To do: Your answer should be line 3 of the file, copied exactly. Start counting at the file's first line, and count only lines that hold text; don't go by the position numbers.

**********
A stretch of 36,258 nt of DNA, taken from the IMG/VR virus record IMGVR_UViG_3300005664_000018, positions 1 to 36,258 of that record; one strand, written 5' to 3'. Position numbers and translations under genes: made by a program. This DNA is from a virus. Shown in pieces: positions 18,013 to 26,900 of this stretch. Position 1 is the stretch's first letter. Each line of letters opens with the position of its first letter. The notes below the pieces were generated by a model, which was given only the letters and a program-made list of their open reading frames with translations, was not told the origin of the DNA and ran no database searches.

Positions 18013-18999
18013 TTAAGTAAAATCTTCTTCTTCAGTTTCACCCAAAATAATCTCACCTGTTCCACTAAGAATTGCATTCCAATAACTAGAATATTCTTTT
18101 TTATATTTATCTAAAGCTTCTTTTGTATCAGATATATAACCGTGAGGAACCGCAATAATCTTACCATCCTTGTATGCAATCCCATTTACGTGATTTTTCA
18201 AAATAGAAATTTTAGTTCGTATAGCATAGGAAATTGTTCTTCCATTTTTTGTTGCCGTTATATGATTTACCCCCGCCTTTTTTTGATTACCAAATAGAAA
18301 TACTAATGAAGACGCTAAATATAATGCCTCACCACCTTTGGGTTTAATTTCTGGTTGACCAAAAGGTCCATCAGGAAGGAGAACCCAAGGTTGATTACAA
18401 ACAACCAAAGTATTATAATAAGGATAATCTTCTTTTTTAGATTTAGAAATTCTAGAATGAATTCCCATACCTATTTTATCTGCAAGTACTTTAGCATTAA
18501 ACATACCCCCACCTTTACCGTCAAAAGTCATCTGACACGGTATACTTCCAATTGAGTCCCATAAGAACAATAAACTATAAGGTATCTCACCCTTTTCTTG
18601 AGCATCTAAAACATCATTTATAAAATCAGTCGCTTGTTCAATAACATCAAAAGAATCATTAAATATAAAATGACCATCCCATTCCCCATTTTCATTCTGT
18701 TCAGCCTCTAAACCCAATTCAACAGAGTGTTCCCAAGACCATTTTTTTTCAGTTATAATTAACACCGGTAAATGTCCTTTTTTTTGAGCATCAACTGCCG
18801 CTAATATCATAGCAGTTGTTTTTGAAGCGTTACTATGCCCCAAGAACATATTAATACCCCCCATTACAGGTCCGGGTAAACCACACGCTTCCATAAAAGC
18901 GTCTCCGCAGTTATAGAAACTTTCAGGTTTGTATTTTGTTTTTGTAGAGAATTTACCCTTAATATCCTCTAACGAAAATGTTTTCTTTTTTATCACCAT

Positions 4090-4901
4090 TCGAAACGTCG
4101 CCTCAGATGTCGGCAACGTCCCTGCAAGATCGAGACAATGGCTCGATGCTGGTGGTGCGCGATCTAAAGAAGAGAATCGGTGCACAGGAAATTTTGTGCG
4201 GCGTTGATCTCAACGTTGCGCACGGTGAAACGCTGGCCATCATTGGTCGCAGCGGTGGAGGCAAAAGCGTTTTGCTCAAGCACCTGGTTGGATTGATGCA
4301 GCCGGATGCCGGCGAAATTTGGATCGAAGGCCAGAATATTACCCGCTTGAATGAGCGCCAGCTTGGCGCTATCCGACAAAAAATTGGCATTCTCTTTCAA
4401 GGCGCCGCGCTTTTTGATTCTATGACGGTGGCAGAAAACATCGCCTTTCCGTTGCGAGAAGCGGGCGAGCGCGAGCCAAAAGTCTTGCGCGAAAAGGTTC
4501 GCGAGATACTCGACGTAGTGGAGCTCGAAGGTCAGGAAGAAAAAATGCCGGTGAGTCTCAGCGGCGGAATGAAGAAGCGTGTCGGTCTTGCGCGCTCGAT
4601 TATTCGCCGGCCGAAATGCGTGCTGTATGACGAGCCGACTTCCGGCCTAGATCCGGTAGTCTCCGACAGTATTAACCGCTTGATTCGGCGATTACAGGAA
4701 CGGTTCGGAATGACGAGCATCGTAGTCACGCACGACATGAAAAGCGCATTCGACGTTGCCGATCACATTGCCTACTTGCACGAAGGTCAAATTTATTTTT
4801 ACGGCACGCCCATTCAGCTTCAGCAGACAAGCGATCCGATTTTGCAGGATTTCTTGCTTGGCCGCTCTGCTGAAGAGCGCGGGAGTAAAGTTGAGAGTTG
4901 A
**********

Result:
18013 TTAAGTAAAATCTTCTTCTTCAGTTTCACCCAAAATAATCTCACCTGTTCCACTAAGAATTGCATTCCAATAACTAGAATATTCTTTT